“It’s awful to get to the set on the first day and just start working. Even if you only have one line. We need to get to know each other. We must earn each other’s trust. If you get that, once you hit the set, everybody is more sure of themselves and how to approach their characters. But still, they can surprise you. Maybe they feel different that day, or their imagination produces something that improves the character. You have to be open to this kind of thing.”
Most of the action takes place in a posh gated community, the kind that offers the Latin American middle-upper class the illusion of partaking in the American Dream. The setting gives Sainte-Luce a chance to hold a mirror to society at large. “Everybody buys their decoration at the same store. Everybody covets the same car, but do not have the money to afford it, so you can only get so far. We are always competing with the person next door, and we are all trapped in this bubble. It is a distinctly middle-class phenomenon in Latin America. The poor are very poor. The rich are way up there, unreachable, and the middle class is floating there, filling up the malls on the weekends.”
Director of photography Carlos Correa shoots in 4:3. I thought this creative decision spoke of the diminished circumstances of the lead character. A physical manifestation of how his life could be, well, more. Alas, Saint Luce was thinking of something else.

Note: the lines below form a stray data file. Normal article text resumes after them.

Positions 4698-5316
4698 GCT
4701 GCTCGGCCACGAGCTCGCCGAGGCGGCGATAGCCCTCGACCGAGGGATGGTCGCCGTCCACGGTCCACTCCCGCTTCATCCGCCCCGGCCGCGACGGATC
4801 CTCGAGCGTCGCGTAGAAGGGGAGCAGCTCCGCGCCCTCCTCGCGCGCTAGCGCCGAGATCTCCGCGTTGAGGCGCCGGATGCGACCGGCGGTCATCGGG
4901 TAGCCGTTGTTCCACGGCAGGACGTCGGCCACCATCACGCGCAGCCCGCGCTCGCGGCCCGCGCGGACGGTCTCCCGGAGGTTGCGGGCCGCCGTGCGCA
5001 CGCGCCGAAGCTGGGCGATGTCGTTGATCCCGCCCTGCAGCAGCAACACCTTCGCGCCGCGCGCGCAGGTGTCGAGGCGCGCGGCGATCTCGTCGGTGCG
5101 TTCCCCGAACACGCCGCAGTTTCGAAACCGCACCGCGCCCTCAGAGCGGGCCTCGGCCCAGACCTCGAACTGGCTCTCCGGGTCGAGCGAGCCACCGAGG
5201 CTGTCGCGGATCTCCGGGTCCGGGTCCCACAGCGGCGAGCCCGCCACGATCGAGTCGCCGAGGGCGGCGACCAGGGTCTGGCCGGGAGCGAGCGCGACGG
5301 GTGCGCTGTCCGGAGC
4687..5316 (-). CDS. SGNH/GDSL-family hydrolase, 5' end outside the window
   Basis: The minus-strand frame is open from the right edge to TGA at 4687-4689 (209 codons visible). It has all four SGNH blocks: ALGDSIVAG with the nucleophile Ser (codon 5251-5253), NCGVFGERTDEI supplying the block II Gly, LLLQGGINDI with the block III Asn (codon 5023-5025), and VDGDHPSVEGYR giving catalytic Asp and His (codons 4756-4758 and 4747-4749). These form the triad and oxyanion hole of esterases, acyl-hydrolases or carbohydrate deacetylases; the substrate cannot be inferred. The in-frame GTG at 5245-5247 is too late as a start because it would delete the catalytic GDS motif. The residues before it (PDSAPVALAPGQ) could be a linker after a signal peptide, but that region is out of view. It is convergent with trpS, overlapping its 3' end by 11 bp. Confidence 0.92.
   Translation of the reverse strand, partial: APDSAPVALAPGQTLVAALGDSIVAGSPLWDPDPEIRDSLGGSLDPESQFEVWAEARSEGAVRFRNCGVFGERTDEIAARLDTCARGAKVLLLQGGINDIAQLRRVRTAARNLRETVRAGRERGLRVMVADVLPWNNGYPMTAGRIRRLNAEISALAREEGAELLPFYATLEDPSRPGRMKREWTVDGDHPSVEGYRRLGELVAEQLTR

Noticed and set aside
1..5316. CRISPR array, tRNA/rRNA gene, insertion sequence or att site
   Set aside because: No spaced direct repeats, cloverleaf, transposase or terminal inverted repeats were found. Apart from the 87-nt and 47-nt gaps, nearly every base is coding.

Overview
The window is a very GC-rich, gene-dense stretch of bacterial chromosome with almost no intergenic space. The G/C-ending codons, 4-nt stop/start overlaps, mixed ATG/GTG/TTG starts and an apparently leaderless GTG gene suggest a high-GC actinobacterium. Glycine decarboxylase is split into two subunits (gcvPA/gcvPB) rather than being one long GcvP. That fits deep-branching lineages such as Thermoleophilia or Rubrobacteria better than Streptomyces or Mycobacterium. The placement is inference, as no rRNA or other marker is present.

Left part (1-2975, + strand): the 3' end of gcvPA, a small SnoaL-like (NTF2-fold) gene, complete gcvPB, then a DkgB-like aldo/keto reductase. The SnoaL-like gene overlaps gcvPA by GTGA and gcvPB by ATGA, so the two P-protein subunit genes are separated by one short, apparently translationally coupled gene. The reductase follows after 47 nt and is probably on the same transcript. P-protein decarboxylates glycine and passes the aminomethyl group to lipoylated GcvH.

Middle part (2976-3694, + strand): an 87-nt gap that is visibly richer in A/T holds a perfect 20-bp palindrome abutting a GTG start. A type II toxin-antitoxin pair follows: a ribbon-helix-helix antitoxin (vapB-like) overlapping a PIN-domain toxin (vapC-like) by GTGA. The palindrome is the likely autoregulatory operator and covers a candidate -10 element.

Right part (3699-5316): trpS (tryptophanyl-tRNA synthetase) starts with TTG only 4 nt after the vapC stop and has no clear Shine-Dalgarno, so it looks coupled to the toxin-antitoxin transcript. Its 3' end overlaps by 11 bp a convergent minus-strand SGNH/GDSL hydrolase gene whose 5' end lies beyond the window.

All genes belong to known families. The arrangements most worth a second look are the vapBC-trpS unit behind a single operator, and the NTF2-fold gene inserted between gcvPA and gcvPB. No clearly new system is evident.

“I was always thinking about music video clips from the 90's. Those we used to see on MTV, their format was 4:3. All TV was in 4:3. It is a format trapped in the past. It locks you in there. Everybody questioned me, but I did not care. It had to be this way! Something similar happened with the sound. Nicolas Aguilar recorded our direct sound with a vintage Nagra recorder, which records analog sound. You get little distortions. They are hard to notice, but they are there”.
Every generation gets a new crop of boy bands carefully crafted to feed teenage dreams. The young Saint Luce was not immune to their heavily choreographed charms. “I liked Mercurio a lot. In English, there were New Kids on The Block. Magneto played to an older crowd. I was younger. Also, I was into Kabah, OV7…but the one I liked the most was Kairo!
The revelation begs the question, is there something of Monica, the super fan, in the director?
“Monica is obsessed with music, but I am obsessed with film. I do not lose my cool for actors but directors. Yesterday I saw a movie that made me cry for half an hour. There'll be a screening today with the director present. Part of me wants to go and see if some of his wisdom rubs off on me. But the other part is like, ‘no, I can’t! I’ll make a scene!”. The movie is Manticore by Carlos Vermut. I dread the day I cross paths with master Céline Sciamma. One day, I was in an airport in Berlin, charging my phone. Claire Denis sat down close to me. I could not take it. I had to get up and leave!”
* Love and Mathematics premiered at The Toronto International Film Festival. Coming soon to theaters,
Want to get an email when we publish new content?Subscribe today